If you notice compulsive skin picking in a child, where the child spends excessive time picking or creates visible damage to the skin, your child may have a disorder that compels her to pick. Although this behavior can present challenges, as a parent, you may be able to provide support and encouragement to help your child overcome the urge to pick her skin.
When you notice skin picking behavior in your child, it’s necessary to eliminate possible physical conditions that could cause the behavior, states the Trichotillomania Learning Center. A dermatological disorder or an autoimmune disorder could produce skin picking symptoms, in which case your child would need medical intervention for the disorder. After eliminating a medical disorder, seek therapy to help alleviate the picking behavior. Proceed with the therapy recommended by a professional, ensuring that you support your child’s treatment plan. This might include encouraging alternative coping strategies, minimizing the situations during which the child might pick and possibly medication.
If your child has difficulty controlling the urge to pick in response to specific situations or environments, it may be necessary to reduce these triggers, states Jenna Saul, M.D., with Child and Adolescent Psychology Consulting. Perhaps your child will need encouragement to avoid mirrors because they lead her to pick. Perhaps your child might have success with not picking if she wears gloves or if she covers certain areas of skin with bandages. There may be a specific activity or pastime your child does that leads to picking. If this is the case, encourage your child not to participate in this activity or change it so that it doesn’t lead to picking.
Replacing the picking behavior with something that competes with the behavior may be an effective way to interrupt the compulsion, state the authors of a report titled “Reducing Skin Picking via Competing Activities,” published in the Journal of Applied Behavior Analysis. After ascertaining common situations when your child picks, provide him with a small object or manipulative that he can hold in his hand. For example, if your child picks his skin while he’s reading, provide him with a small chunk of modeling clay to manipulate while he reads. Working the modeling clay with his hands can be a distraction away from picking behavior.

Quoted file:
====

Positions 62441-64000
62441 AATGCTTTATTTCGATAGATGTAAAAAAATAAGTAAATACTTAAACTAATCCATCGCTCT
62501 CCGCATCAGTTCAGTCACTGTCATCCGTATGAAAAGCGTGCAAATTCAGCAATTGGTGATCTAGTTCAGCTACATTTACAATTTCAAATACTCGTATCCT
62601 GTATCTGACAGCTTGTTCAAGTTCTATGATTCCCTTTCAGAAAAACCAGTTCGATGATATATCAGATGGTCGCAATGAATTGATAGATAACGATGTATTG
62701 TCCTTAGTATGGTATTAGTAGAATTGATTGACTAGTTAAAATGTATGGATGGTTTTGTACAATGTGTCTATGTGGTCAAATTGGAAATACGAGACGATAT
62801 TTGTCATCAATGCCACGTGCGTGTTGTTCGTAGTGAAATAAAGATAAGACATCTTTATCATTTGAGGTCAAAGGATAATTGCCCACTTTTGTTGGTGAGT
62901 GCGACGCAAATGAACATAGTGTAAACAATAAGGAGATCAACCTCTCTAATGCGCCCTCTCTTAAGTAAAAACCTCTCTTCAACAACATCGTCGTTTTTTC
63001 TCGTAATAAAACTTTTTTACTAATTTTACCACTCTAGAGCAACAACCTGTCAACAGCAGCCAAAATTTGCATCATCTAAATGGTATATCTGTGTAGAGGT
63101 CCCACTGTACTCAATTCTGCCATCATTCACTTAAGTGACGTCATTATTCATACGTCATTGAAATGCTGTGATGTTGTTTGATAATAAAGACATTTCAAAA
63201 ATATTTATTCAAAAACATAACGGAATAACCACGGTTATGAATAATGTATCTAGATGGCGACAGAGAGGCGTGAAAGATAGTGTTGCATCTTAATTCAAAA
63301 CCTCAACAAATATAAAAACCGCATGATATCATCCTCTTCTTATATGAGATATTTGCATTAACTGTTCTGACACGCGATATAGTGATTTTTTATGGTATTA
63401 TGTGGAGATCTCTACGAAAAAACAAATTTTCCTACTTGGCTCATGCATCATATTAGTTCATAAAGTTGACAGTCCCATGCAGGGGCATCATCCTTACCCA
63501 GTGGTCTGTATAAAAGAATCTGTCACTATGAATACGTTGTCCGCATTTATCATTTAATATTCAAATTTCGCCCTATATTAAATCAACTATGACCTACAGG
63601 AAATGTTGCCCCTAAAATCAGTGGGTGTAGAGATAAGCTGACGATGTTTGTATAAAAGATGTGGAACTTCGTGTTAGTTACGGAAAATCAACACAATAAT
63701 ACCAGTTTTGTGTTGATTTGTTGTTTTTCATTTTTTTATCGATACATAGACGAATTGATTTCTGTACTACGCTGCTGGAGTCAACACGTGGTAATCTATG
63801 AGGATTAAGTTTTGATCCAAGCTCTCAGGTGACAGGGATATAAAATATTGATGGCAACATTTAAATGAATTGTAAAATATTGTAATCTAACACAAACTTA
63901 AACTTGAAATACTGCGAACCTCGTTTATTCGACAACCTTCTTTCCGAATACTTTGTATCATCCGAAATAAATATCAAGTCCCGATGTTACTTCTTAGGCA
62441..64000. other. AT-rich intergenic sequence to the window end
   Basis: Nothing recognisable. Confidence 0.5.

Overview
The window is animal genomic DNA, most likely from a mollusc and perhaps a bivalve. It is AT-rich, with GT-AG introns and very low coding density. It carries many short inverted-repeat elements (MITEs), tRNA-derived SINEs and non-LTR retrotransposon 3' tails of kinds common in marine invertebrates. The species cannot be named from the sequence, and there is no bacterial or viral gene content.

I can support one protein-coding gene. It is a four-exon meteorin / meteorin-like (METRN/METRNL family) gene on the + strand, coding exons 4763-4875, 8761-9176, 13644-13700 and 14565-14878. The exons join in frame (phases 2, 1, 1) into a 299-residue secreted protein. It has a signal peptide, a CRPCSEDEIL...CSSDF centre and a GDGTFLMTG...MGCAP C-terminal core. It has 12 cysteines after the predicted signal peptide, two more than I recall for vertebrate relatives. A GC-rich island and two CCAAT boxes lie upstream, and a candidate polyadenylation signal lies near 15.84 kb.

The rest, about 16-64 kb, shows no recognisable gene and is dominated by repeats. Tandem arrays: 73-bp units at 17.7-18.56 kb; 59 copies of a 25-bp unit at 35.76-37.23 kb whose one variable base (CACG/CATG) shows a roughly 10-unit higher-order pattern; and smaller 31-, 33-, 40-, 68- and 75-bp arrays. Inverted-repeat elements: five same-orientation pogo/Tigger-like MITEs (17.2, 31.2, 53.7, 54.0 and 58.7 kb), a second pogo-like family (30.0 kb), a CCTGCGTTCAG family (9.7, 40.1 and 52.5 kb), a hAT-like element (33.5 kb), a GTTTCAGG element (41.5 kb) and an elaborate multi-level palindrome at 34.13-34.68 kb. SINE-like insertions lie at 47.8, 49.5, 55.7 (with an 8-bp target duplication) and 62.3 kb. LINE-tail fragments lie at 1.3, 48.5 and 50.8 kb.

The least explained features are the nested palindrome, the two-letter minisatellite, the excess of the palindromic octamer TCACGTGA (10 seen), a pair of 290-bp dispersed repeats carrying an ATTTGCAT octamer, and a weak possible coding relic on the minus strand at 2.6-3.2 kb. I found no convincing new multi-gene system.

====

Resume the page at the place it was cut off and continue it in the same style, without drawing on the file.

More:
A reward system may be effective for interrupting the picking behavior, according to Linda Gourash, M.D., with the Prader-Willi California Foundation. With the focus on healing, tell your child that you are prepared to celebrate his healthier skin by giving him a reward. The reward should be significant enough to capture your child’s interest, yet not so elaborate that it creates undue stress as he tries to earn it. Communicate the requirements for earning the reward -- healing scabs and no new sores for one week, perhaps. Once your child earns the reward once, you may need to award similar rewards weekly to reinforce the behavior. If you find new sores or sores not healing, do not provide the reward for that week.
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